2. Urry, J. (2003). Global Complexity, Cambridge: Blackwell Publishing Ltd.
  3. Chambers, R. (1997). Whose Reality Counts: Putting the First Last, London: Intermediate Technology Publications.
  4. Prigogine, I. (1997). The end of certainty, New York: Free Press.
  5. Dendrinos, D. (1997) ‘Chaos: Challenges from and to socio-spatial form and policy,’ in Discreet Dynamics in Nature and Society, vol. 1, no. 1, pp. 9–15.
  6. Urry, J. (2003). Global Complexity, Cambridge: Blackwell Publishing Ltd.
  7. Chambers, R. (1997). Whose Reality Counts: Putting the First Last, London: Intermediate Technology Publications.
  8. Mittleton-Kelly, E. (2003). ‘Ten Principles of Complexity and Enabling Infrastructures’ in Complex Systems and Evolutionary Perspectives of Organisations: The Application of Complexity Theory to organizations, London: Elsevier Press.
  9. Mittleton-Kelly, E. (2003). ‘Ten Principles of Complexity and Enabling Infrastructures’ in Complex Systems and Evolutionary Perspectives of Organisations: The Application of Complexity Theory to organizations, London: Elsevier Press.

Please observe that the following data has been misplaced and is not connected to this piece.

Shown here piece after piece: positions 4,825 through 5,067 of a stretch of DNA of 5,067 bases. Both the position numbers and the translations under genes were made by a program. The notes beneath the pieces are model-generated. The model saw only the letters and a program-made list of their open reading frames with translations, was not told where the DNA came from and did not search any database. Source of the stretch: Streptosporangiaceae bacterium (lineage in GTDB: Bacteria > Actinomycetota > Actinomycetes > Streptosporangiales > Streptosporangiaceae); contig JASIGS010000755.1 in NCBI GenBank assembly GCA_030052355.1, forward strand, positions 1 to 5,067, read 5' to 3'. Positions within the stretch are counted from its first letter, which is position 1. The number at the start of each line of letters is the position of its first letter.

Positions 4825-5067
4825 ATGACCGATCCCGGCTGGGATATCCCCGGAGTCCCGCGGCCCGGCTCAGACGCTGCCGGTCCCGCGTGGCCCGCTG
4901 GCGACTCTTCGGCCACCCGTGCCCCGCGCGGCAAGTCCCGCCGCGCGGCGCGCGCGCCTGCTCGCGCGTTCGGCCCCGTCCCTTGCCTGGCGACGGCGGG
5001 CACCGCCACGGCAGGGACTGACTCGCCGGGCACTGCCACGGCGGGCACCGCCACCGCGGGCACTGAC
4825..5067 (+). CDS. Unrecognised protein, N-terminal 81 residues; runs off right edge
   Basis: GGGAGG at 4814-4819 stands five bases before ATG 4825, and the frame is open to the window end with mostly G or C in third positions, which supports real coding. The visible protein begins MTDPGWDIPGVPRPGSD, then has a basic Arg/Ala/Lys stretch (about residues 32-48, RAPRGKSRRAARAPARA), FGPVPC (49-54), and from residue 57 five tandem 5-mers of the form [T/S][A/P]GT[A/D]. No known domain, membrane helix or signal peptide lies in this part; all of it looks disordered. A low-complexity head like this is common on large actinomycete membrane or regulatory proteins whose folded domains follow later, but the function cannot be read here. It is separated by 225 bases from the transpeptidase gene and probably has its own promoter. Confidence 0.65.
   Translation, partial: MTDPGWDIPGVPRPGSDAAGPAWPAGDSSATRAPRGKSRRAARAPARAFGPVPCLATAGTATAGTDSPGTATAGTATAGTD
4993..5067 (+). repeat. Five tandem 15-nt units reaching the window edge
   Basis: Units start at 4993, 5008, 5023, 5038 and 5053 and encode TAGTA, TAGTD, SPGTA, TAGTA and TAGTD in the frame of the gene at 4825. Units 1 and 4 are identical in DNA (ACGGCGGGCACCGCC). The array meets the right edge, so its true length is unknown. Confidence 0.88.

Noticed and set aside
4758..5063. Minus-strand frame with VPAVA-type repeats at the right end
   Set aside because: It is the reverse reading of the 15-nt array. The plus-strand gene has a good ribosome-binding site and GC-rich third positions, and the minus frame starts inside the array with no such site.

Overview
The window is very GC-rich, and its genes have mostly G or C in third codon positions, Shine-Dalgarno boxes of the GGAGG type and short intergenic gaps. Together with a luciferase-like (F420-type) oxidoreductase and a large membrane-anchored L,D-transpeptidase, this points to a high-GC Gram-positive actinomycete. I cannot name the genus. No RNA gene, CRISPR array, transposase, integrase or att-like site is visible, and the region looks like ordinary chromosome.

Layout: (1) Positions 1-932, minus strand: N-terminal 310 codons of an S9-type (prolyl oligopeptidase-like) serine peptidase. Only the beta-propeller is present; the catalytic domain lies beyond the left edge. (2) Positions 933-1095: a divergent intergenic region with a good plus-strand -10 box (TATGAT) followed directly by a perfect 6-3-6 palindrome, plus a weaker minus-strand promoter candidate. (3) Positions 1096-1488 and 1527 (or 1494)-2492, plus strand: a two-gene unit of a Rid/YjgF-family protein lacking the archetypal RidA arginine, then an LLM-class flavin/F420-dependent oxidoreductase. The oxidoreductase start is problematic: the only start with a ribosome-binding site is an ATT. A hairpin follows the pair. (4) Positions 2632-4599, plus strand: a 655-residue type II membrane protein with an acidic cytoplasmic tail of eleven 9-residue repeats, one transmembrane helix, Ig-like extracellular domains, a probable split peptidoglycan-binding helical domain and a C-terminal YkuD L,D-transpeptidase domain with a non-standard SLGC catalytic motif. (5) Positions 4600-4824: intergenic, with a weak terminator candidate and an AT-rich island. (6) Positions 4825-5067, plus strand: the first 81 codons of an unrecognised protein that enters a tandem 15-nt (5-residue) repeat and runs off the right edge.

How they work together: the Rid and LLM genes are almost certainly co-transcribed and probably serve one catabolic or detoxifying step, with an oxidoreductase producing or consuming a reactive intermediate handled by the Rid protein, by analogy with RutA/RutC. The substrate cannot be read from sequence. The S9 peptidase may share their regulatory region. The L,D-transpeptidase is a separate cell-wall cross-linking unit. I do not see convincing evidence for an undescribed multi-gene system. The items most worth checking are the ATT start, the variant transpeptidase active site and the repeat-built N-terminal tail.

10. Berreby, D. (1998). ‘Complexity Theory: Fact Free Science or Business Tool’, Strategy & Business, 10: 40–50.
  11. Sokal, A. and Bricmont, J. (1998). Intellectual Impostures, London: Profile Books.
  12. Richardson, K. A., Mathieson, G. and Cilliers, P. (2000). ‘The Theory and Practice of Complexity Science: Epistemological Considerations for Military Operational Analysis’.
  13. Haynes, P. (2003). Managing Complexity in the Public Services, Berkshire: Open University Press.
  14. Piepers, I. (2006). ‘The International System: at the Edge of Chaos’.
  15. Rosenhead, J. (2001). Complexity Theory and Management Practice, Working Paper Series, LSEOR 98.25, London: LSE.
  16. Sorenson, O. (1999). ‘Book Review’ of Eve, R., Horsfall, S. and Lee, M. ‘Emergence’, Chaos Complexity and Sociology 1: 149-51.
  17. Sorenson, O. (1999). ‘Book Review’ of Eve, R., Horsfall, S. and Lee, M. ‘Emergence’, Chaos Complexity and Sociology 1: 149-51.
  18. Sorenson, O. (1999). ‘Book Review’ of Eve, R., Horsfall, S. and Lee, M. ‘Emergence’, Chaos Complexity and Sociology 1: 149-51.

Ben Ramalingam and Harry Jones with Toussaint Reba and John Young

Authors of the Overseas Development Institute (ODI) Working Paper "Exploring the science of complexity: Ideas and implications for development and humanitarian efforts".